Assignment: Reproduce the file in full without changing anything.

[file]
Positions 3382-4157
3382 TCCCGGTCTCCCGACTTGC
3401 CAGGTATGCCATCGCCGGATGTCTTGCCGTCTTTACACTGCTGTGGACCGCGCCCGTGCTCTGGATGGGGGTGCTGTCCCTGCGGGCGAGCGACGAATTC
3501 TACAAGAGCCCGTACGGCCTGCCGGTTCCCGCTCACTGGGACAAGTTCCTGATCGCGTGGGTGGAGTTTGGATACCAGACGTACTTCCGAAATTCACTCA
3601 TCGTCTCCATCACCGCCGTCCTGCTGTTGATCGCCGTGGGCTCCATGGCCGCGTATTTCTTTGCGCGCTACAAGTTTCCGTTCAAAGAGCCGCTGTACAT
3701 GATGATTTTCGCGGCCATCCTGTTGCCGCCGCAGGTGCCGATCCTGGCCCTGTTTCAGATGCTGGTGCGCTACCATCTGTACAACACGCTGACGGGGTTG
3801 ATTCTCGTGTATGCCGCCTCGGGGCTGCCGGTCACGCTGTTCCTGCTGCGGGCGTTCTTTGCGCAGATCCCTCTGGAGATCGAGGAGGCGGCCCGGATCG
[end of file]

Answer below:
Positions 3382-4157
3382 TCCCGGTCTCCCGACTTGC
3401 CAGGTATGCCATCGCCGGATGTCTTGCCGTCTTTACACTGCTGTGGACCGCGCCCGTGCTCTGGATGGGGGTGCTGTCCCTGCGGGCGAGCGACGAATTC
3501 TACAAGAGCCCGTACGGCCTGCCGGTTCCCGCTCACTGGGACAAGTTCCTGATCGCGTGGGTGGAGTTTGGATACCAGACGTACTTCCGAAATTCACTCA
3601 TCGTCTCCATCACCGCCGTCCTGCTGTTGATCGCCGTGGGCTCCATGGCCGCGTATTTCTTTGCGCGCTACAAGTTTCCGTTCAAAGAGCCGCTGTACAT
3701 GATGATTTTCGCGGCCATCCTGTTGCCGCCGCAGGTGCCGATCCTGGCCCTGTTTCAGATGCTGGTGCGCTACCATCTGTACAACACGCTGACGGGGTTG
3801 ATTCTCGTGTATGCCGCCTCGGGGCTGCCGGTCACGCTGTTCCTGCTGCGGGCGTTCTTTGCGCAGATCCCTCTGGAGATCGAGGAGGCGGCCCGGATCG